On October 28, Spice and I did the impossible thing and reached our big audacious goal of finishing her Agility Grand Champion title with her 75th FAST Q. My amazing girl is the first PBGV to earn this title. 

The AGCH is a lifetime achievement title that requires 450 qualifying runs in specific classes.

100 Master standard Qs

100 Master jumpers Qs

50 Premier standard Qs (Premier courses are more difficult than master, with international elements and more handling challenges)

50 Premier jumpers Qs

75 Time to Beat Qs

75 Master FAST Qs, which felt like a million. FAST is a distance game where the dog has to work at distances up to 25 feet from the handler. This is harder for small dogs and was especially hard for Spice since she has always understood that her job in agility is to follow me. I understand why FAST would be a fun class for some teams, but honestly it isn’t my favorite. 

It’s been a long journey to get here and it’s really one that started long before I even knew that this was the goal, which I think is often the case for the really big things in life. In some ways this was definitely a dog training journey and I owe a lot of our success to Susan Garrett’s Handling 360 and Recallers. Spice was raised with Susan’s training programs from the beginning and I know that a big part of our success comes from that. Spice also wasn’t my first agility dog so she benefited from all of the others who came before her and to her current pack mates. Running multiple dogs at every trial isn’t easy, but it does give you a lot of trial experience and opportunity to figure out what does and doesn’t work. The reason the AGCH is such a difficult title for any dog is because you have to qualify (a lot) in classes that require really different skill sets. There’s no short cut to that, you just have to do the work. 

In a lot of ways this adventure began in 1990, when I fell in love with a dog and a breed that would change my life. My first PBGV appears 6 generations back in Spice’s pedigree and there are still times when I see her mannerisms and quirks in the dogs I have today. Another important milestone towards where I am now was in 2006, when Spice’s grandmother Maya joined my pack. None of Spice’s ancestors were the level of agility dog that she is, but the breeding decisions I’ve made along the way are a big part of where we are now. Before you accuse me of breeding just for agility or altering breed type, please keep in mind that Spice is also a champion and master hunter.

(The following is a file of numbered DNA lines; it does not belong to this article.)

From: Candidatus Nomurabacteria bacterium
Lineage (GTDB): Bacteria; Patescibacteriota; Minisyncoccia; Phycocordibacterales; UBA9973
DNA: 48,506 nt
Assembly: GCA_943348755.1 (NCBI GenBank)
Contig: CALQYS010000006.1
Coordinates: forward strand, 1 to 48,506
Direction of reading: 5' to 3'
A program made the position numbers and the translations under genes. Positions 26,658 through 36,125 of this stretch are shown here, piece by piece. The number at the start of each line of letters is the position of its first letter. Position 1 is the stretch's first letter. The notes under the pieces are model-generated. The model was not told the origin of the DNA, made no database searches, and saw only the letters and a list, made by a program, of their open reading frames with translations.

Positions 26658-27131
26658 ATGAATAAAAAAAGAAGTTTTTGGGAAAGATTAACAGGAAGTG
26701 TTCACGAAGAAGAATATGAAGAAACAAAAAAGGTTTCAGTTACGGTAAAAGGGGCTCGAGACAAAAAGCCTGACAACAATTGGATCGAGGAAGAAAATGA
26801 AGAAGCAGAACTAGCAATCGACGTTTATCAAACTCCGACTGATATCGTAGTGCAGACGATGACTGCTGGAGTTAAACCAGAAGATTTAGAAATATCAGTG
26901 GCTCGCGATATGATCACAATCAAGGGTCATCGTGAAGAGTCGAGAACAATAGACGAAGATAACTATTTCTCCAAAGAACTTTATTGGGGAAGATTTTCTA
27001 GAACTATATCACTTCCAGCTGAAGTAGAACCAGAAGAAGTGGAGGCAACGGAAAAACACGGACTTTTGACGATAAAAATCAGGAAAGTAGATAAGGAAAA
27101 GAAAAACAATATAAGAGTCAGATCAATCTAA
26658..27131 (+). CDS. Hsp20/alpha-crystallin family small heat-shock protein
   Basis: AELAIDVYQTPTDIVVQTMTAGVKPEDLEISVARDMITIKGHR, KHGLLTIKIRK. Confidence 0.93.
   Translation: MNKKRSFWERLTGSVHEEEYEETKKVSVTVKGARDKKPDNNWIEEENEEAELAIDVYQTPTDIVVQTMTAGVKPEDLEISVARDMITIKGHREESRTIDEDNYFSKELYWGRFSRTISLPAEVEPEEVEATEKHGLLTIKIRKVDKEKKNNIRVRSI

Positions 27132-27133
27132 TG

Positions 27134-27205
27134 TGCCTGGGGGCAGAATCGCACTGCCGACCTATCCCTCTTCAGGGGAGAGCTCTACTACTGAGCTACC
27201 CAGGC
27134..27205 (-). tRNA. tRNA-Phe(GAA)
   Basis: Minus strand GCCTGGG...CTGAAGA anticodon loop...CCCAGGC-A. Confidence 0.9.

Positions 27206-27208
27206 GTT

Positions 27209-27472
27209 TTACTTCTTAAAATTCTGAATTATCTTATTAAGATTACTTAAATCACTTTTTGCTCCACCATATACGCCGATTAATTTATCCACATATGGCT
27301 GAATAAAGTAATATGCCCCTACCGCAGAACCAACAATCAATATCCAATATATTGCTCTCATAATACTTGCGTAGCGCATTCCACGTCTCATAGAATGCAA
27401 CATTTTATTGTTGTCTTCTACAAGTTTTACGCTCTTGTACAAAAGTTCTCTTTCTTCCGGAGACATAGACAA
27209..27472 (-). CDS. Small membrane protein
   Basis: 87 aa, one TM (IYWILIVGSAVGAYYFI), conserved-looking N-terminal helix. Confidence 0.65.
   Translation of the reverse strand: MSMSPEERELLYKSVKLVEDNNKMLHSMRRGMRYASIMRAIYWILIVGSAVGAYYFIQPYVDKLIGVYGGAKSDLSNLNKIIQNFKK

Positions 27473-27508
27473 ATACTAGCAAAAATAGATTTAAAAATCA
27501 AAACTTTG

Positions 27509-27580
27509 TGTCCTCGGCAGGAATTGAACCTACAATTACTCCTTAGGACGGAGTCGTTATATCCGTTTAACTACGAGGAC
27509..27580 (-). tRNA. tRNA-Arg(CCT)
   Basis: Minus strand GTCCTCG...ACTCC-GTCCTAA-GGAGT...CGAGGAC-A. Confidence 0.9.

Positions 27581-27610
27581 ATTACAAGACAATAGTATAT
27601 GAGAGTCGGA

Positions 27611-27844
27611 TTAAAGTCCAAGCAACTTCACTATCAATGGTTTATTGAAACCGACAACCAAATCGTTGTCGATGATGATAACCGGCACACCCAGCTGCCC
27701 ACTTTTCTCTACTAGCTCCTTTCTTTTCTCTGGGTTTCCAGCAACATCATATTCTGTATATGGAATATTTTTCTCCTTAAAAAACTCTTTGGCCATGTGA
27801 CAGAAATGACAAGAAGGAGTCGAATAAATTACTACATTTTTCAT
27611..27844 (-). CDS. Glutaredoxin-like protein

It was said recently in our breed club magazine that if only one dog has achieved a title, that title isn’t meaningful. This statement was really upsetting to me because they only way for breeds to continue to improve is for dedicated breeders and owners to be willing to set big goals and do the work to attain them, even if it’s something no one has done before. There’s a lot of emphasis in the dog world on attracting new people the sport, but without breeders who are willing to commit to breed preservation even when it comes at a huge personal cost, there won’t be any dogs for the new people to own. Accessibility and inclusivity shouldn’t only be about making things easy and entry level or there will be no motivation for improvement. 

I can’t ever remember a time when dog breeders weren’t under attack from the outside world. Too many people have no idea where puppies come from and don’t really understand how truly endangered many of our rare breeds are. Maybe it’s too late to change the mindset of the general public, but lately it feels like breeders are treated like the enemy within our own communities also. Preservation breeding is hard, can be done well in more than one way, and never results in perfection because living animals are never perfect.  Without people willing to dedicate a huge part of their lives to breed preservation, the dogs we love will not exist. Breeders can be hurt in big ways, like through legislation, but also in smaller ways that you may not even realize that you are doing. 

When you share “Adopt Don’t Shop” posts on social media instead of recognizing that this is a complex and nuanced issue, you are hurting breeders by promoting anti-breeding propaganda. 

When you look the other way when a mixed breed dog is misrepresented as purebred, you are hurting breeders by telling them that their life’s work is meaningless. 

When you believe rumors and take toxic people at their word, you are hurting breeders by not taking the time to learn the truth. 

When you ignore breed history and change requirements for progeny based titles, you are hurting breeders by implying that a single litter is the same contribution as a multi generational breeding program. 

When you hurt breeders, you are hurting dogs. Without breeders, there are no dogs- they aren’t magically hatched from unicorn eggs at the animal shelter. Every dog was bred by someone. 

To me, the real heroes of my agility journey with Spice are the breeders and stud dog owners behind every dog in her pedigree. Almost none of them have any interest in agility, but all of them were invested in producing healthy, confident, athletic, and stable dogs we wouldn’t be here without them.  I don’t know when or if I’ll have another PBGV talented enough to become an AGCH, but I’m so grateful for the fun ride that I’m on with my awesome Spice-girl.